Imre Kertesz: translation before Nobel

In a panel discussion on translated literature, Thierry Chervel postulates that Imre Kertesz (above) “wouldn’t have got the Nobel Prize without being discovered here in the German market, and being translated after that into English.”

Co-panelist Susan Harris, an editor at Words Without Borders, offers this shocking history:

That was my publishing house [that translated Kertesz into English]. But when Kertesz’ Nobel came out, I was not able to celebrate because I had been fired, and my translation programme discontinued the previous March, because translation did not sell and was not worthwhile according to my university. But translation of course should sell. It sells intellectually, artistically, aesthetically. Sometimes it does not sell financially to certain levels. And as a result, if you are going to publish literary translation in the States in English, you need to find a medium in which to do so that will reach the largest number of readers at the lowest possible cost. Not only for the publisher, but also for the readers themselves.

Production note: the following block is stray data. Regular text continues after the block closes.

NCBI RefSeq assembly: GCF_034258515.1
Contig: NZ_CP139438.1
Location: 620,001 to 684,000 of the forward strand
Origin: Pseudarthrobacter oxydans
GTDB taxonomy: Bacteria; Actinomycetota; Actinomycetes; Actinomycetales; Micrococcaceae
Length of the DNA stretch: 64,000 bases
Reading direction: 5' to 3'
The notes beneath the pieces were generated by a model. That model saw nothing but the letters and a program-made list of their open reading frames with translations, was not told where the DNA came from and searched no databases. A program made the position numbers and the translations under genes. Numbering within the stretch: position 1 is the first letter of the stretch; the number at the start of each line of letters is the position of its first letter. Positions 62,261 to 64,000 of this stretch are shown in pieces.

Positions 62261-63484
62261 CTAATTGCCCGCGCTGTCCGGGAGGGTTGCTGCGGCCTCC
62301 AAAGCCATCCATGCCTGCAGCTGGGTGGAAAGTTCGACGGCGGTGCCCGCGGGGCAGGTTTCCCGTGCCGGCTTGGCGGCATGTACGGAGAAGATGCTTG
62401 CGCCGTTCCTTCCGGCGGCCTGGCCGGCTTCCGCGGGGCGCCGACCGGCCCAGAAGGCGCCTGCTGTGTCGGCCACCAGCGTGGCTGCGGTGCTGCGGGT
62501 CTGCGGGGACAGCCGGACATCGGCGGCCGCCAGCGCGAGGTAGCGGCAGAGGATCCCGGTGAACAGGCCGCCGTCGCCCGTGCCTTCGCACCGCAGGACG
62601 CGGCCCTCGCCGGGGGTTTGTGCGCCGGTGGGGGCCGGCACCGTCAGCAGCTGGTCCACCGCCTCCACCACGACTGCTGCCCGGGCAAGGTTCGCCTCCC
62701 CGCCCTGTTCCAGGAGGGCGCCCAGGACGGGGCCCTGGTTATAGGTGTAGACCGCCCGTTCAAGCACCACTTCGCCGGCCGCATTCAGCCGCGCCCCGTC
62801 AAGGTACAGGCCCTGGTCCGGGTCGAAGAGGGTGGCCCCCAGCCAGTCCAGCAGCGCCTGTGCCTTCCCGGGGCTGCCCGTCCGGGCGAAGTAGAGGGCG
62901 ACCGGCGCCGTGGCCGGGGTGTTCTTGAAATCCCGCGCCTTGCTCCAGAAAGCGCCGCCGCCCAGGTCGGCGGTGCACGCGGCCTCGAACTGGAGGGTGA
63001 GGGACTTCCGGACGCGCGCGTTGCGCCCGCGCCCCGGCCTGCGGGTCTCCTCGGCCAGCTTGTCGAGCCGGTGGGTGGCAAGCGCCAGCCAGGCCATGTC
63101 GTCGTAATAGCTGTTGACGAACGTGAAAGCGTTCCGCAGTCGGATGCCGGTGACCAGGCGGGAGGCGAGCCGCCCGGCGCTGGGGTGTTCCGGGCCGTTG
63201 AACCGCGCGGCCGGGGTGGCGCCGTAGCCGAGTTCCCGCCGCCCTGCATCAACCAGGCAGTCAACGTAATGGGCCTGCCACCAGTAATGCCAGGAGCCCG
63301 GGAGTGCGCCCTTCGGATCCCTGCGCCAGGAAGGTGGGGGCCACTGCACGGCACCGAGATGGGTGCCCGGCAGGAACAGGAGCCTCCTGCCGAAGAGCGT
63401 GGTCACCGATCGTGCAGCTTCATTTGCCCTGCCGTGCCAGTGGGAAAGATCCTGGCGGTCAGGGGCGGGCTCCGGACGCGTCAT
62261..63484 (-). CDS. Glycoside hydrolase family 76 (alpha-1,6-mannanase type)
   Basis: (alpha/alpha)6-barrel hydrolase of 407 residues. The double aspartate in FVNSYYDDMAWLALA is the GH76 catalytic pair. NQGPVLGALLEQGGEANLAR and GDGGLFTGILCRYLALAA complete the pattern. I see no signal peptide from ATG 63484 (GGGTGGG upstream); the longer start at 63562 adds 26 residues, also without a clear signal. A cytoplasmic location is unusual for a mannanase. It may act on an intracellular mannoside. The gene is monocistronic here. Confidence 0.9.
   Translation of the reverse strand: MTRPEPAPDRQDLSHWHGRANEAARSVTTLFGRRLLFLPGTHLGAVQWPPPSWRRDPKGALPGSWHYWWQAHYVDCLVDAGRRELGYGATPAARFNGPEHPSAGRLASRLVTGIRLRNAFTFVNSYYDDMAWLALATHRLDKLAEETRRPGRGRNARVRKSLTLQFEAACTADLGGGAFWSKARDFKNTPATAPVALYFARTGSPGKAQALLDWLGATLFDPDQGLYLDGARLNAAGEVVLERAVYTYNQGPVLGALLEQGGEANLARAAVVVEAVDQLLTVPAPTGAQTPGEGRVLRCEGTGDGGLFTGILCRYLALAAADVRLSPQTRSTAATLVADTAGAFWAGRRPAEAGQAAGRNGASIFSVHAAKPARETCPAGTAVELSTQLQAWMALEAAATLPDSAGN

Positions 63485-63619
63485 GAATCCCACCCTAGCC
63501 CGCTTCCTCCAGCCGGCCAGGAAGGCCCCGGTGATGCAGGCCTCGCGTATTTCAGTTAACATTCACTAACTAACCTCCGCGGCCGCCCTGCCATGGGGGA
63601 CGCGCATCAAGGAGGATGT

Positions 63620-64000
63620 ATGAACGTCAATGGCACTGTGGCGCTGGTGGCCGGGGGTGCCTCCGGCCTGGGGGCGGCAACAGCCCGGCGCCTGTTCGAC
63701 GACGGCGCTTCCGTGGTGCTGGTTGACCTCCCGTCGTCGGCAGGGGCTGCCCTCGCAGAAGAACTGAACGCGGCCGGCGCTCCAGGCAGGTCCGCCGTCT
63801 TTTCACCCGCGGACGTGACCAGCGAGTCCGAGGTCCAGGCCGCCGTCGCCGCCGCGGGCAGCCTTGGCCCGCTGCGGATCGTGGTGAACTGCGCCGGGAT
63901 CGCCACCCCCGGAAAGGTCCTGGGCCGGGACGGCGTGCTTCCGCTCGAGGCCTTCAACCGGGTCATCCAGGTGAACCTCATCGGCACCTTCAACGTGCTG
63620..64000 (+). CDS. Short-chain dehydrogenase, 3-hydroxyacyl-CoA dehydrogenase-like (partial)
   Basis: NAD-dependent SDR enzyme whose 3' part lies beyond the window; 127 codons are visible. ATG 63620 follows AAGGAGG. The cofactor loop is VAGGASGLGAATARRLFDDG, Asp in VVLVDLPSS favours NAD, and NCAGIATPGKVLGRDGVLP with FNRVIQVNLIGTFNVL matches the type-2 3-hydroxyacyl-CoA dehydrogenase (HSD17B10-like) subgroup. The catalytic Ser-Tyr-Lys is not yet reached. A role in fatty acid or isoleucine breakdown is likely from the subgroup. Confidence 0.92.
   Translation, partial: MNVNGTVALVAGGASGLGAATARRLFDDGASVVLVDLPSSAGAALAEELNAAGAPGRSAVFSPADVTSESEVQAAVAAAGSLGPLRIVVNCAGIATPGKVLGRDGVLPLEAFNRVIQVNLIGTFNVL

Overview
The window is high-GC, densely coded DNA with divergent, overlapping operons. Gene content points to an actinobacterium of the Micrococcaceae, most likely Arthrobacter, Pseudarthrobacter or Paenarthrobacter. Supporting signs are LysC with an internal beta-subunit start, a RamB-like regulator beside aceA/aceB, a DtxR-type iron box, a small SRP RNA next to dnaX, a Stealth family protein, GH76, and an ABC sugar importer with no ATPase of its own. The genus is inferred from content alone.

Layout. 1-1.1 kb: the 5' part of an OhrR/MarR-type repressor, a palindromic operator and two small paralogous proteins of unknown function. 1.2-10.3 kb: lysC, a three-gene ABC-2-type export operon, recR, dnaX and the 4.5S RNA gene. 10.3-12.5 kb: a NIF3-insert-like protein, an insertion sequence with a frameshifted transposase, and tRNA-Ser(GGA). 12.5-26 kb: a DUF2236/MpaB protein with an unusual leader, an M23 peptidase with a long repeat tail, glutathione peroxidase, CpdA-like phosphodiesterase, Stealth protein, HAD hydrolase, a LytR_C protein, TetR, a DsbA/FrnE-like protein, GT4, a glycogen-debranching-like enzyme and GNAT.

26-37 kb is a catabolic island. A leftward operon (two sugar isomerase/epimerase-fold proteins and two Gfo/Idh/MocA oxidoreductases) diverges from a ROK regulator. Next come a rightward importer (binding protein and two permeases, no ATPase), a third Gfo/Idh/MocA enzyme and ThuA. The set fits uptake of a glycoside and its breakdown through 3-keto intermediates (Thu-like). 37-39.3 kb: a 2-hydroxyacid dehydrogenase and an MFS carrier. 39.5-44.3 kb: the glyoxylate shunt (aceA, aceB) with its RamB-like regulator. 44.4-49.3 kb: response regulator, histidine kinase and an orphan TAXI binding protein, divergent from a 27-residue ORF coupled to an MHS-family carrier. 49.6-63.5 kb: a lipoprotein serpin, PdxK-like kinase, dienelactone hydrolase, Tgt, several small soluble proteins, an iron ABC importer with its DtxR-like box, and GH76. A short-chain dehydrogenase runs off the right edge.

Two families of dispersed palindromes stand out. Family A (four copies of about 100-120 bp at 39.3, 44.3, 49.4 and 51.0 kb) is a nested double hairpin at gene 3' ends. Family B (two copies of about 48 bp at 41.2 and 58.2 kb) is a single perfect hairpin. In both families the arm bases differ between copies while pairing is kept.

This is much of our mission at Words without Borders.

(Via The Literary Saloon; emphasis in the original transcription. Image taken from this site.)


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